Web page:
An eclectic website about Women, Christianity, History,
Culture and the Arts--and anything else that comes to mind.
The earth is a vast timeline. We see it displayed at the
Grand Canyon, where the Colorado River has cut through
layers of sediment reaching back in time. We see it in
Mexico City and Rome, where construction of a newer city
has unearthed layers of older ones. And we see it at Playa
Vista, between my house and work, where construction
was halted as the remains of an ancient Indian burial ground
were blessed and reburied. To dig is to go back in time.
Archeology is the science that reconstructs earlier human
cultures by studying the debris of these cultures--sort of like
digging through the garbage of earlier civilizations to try to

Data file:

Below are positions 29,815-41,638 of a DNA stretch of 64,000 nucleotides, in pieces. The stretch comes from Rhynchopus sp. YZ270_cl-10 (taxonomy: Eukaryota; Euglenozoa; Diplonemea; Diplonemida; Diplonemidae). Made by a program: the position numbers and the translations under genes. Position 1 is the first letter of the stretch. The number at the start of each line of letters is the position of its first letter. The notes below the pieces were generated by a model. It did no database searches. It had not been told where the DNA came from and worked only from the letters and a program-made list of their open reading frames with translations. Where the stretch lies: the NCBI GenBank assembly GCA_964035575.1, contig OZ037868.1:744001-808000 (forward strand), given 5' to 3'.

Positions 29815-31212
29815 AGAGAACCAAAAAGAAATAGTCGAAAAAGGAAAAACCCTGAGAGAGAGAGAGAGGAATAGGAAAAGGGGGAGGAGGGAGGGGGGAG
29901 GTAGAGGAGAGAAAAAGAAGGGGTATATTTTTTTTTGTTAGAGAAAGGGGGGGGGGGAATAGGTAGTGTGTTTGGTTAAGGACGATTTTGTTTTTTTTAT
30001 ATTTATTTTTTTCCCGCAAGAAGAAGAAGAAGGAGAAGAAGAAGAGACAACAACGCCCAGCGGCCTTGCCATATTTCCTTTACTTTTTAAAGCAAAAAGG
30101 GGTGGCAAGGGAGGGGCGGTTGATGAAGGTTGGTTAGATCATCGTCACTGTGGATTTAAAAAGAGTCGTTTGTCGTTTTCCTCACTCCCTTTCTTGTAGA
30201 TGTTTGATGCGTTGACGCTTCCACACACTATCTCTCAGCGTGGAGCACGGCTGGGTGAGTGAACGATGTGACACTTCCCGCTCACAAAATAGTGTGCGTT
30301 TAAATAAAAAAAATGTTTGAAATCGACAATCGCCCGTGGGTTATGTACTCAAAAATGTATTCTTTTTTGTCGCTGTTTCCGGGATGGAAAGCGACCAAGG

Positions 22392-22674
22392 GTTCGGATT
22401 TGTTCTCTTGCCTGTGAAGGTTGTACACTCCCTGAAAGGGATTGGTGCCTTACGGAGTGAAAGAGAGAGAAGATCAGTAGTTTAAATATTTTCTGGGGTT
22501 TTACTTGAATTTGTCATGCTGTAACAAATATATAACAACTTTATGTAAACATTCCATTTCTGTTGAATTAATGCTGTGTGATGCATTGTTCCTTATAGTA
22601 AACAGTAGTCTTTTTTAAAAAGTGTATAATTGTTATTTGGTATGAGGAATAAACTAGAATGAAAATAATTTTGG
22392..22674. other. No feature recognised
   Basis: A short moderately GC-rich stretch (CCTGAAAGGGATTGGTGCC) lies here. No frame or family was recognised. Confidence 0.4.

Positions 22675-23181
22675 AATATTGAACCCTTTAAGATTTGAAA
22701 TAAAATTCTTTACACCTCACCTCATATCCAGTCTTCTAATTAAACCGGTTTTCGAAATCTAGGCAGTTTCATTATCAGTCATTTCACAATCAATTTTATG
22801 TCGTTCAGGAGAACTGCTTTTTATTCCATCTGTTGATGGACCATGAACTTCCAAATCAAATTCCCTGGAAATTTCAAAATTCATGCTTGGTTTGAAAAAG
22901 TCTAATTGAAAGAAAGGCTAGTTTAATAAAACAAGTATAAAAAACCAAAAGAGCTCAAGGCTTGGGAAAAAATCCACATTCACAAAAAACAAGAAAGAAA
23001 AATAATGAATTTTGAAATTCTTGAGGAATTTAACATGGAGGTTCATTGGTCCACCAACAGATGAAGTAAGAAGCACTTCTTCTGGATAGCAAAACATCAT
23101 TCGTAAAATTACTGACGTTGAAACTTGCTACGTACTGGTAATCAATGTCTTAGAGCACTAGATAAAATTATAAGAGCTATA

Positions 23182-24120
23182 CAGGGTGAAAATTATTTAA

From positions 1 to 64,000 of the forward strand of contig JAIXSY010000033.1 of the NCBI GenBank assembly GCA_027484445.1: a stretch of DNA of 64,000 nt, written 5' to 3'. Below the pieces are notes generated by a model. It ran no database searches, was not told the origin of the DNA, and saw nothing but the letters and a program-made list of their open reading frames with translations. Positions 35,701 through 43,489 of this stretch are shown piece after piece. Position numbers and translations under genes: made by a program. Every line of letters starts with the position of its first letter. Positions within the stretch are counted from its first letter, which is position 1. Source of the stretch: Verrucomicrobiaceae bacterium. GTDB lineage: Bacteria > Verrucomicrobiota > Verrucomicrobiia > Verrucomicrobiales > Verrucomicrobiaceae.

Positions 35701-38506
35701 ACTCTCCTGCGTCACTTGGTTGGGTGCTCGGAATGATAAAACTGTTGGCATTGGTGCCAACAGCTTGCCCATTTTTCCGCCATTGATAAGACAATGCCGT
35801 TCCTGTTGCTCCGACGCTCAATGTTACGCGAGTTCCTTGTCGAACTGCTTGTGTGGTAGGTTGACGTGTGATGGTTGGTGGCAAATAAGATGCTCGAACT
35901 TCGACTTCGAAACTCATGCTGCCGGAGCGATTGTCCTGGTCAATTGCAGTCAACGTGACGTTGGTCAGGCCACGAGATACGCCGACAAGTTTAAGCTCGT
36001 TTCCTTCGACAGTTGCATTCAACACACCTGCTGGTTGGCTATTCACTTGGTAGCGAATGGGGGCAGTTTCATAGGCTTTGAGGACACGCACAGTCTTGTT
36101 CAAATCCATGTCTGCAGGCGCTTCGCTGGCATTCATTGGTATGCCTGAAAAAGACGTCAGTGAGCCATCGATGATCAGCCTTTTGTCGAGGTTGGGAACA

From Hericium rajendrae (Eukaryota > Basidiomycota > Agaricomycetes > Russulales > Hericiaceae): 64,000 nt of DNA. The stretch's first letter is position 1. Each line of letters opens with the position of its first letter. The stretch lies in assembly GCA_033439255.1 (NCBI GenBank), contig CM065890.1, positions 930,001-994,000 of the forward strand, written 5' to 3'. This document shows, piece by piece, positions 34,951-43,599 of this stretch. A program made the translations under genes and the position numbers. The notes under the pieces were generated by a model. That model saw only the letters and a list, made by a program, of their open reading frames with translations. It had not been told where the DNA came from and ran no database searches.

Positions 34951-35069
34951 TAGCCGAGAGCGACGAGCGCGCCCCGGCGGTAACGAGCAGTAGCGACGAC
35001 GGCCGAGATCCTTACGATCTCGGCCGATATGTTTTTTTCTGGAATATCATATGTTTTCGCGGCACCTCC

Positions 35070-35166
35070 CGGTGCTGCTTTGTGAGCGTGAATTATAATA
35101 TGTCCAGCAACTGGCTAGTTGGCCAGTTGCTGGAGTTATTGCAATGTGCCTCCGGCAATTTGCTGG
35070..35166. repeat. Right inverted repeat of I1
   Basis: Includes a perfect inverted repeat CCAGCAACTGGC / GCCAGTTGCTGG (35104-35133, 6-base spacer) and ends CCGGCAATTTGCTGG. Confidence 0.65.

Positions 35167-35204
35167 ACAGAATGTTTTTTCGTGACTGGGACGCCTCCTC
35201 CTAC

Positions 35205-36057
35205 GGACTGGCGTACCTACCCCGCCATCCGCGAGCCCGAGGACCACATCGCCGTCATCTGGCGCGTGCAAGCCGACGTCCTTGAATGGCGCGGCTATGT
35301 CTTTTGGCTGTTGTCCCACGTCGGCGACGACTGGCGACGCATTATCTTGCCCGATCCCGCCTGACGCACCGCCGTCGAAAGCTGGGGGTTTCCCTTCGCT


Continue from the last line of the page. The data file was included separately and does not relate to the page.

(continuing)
understand them. Itâ€™s as if ancient civilizations
unknowingly buried time capsules to be opened and
interpreted by later ones.
Archeologists began in the 19th century to open these time
capsules--which may include fossils, buildings, tools,
pottery, jewelry--to determine how the people lived. They
may physically dig them up or dive down to locate them in
the sea. They may study them electronically, probing with x-
rays or sonar. But however they discover them, they
document, analyze and interpret their finds, publicizing them
so they can become a part of the international scientific
discussion about human life on this earth.
Recognizing that more recent discoveries generally lie in
layers on top of earlier ones, they will plot where each find
was located, laying a grid and carefully observing and
recording the exact location of each item and the
relationships among them.
In this month's website, we'll look at various sites and finds
around the world, meet three women in archeology; and
consider the popularization of archeology and religion,
together with its distortion, through movies like Indiana
If any of these aspects are of interest to you, please contact
me at firstname.lastname@example.org and share your thoughts and